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Discussion Starter · #2 ·
Parts required

-tt-30 extension cord
-hospital grade outlet
-5000w power converter transformer (like a EU to US converter)
-3m 5200 adhesive sealant
-bolts, drills, files, time,
-strain relief, hose clamp for extra security
 

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2020 Chevy Bolt and all Tesla models owned by me and my family
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This science experiment is nice.
But have you considered how much losses are getting just to run EV at 240V.
I don't see any benefit in this.
You can have more efficient way charging at 120V and using EVSE that can provide 16A and L1 power supply attached.
But i do like your work.
 

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That contraption steps up the TT-30 voltage to 240v. At 240v, the Bolt will draw more current than the circuit is rated for. The comment in the video pretty much sums up the result of this experiment: "this is on a 20 amp circuit, so just testing. It's probably blow that breaker here in a second..."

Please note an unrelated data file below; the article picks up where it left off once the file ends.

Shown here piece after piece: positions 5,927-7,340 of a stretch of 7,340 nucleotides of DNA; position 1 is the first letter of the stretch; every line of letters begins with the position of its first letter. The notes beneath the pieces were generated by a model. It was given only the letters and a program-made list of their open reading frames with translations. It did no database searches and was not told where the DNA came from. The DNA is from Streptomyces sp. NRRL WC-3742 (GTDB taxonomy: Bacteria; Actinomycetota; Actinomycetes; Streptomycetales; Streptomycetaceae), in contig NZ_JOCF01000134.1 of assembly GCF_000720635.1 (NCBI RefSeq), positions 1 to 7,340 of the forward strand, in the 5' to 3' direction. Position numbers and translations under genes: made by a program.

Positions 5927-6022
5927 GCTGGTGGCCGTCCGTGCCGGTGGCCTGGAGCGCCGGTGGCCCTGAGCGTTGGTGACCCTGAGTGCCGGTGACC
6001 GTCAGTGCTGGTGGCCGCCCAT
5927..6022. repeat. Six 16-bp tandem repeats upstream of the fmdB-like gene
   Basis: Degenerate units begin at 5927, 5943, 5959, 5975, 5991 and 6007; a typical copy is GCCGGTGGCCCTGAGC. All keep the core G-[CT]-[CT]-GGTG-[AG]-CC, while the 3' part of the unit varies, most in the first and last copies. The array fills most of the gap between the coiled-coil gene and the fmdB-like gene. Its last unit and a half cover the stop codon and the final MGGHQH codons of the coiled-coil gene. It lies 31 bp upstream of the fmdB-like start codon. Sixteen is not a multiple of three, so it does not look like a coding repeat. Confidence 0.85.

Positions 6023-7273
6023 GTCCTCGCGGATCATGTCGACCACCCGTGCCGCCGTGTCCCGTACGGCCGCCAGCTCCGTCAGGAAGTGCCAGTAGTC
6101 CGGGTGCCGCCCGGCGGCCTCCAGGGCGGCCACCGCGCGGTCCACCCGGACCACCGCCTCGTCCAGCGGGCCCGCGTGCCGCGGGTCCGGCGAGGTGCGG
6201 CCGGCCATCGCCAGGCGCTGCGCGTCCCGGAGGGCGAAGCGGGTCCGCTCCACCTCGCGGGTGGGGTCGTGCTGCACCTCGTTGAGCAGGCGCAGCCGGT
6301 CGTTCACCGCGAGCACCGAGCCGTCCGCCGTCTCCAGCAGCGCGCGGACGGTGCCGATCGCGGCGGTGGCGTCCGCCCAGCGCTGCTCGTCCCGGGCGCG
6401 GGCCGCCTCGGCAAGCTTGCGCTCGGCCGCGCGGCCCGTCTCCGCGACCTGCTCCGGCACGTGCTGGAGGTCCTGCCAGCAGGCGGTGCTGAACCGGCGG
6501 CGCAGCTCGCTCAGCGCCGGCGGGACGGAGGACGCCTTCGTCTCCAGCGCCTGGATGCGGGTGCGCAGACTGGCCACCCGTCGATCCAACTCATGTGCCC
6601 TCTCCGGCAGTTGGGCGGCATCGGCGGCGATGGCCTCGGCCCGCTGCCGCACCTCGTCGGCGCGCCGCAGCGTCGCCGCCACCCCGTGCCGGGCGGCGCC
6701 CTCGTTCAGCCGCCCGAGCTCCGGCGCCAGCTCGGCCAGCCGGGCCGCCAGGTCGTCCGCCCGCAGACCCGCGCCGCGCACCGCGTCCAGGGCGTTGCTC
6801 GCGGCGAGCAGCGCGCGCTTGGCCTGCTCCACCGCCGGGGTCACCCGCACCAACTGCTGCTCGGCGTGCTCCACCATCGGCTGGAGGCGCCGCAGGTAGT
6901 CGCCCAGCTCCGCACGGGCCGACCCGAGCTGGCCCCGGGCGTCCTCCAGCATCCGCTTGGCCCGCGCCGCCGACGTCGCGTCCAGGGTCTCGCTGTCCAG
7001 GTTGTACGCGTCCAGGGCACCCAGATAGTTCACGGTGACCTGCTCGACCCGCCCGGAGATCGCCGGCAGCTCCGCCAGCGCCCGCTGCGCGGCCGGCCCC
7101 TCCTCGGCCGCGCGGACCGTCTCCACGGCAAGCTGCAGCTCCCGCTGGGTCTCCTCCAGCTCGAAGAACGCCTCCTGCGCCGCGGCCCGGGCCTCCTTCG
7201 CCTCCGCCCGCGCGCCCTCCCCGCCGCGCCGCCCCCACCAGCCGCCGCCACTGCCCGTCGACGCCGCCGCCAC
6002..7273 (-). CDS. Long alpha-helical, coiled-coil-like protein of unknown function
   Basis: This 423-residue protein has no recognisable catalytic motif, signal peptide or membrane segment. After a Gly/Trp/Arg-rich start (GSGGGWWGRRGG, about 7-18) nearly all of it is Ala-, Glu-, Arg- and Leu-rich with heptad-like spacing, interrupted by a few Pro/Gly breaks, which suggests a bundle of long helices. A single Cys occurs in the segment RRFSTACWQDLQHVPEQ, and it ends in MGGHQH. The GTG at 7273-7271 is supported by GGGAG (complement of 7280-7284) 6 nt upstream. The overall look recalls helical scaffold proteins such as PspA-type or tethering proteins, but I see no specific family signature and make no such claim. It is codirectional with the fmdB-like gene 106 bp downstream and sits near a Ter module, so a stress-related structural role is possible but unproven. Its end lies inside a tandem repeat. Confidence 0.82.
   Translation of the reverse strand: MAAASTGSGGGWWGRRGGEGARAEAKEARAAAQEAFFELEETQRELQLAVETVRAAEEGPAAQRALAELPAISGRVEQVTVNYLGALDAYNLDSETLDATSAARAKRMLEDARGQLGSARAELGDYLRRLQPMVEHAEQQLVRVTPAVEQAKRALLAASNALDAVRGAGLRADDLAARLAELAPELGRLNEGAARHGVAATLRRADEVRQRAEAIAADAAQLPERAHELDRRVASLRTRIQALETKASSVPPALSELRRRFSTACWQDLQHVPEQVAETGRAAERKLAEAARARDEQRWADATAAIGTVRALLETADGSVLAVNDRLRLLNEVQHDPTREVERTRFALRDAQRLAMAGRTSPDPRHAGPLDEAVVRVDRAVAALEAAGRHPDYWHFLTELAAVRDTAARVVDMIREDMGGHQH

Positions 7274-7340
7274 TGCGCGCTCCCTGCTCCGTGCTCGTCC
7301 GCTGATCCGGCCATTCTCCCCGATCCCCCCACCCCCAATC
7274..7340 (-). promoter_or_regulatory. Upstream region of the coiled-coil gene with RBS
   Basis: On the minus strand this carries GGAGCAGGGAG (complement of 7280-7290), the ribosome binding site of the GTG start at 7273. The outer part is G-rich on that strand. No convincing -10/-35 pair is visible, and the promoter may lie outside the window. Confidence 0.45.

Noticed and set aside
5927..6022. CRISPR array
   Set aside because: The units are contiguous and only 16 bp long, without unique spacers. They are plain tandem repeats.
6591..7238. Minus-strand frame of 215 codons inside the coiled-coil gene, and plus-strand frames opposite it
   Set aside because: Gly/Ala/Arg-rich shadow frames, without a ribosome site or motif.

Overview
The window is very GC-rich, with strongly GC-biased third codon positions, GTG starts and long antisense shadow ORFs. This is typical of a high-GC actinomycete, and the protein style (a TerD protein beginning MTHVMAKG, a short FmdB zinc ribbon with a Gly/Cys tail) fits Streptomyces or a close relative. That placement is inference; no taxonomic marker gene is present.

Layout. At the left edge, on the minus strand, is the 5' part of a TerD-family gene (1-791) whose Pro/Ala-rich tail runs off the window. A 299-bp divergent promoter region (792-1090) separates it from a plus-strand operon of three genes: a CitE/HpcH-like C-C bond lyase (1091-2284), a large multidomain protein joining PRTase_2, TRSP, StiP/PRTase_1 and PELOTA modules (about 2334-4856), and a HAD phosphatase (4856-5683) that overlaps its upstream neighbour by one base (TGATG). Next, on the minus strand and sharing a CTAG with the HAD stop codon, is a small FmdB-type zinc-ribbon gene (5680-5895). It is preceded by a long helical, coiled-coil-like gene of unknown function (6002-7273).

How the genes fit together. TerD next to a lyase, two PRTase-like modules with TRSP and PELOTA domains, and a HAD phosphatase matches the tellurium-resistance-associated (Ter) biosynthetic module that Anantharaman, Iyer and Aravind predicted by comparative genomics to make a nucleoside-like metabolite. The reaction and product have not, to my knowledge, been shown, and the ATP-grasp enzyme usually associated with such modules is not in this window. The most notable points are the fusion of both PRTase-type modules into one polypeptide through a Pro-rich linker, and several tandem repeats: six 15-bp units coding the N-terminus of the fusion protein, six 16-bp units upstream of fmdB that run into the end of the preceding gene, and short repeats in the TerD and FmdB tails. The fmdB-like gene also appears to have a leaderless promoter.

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That contraption steps up the TT-30 voltage to 240v. At 240v, the Bolt will draw more current than the circuit is rated for. The comment in the video pretty much sums up the result of this experiment: "this is on a 20 amp circuit, so just testing. It's probably blow that breaker here in a second..."
I assume you are referring to my comment?

I get that the solution is 240V, but the comment I responded to was specifically 120V 16A EVSE, which would do nothing for a Bolt because it limits 120V to 12A.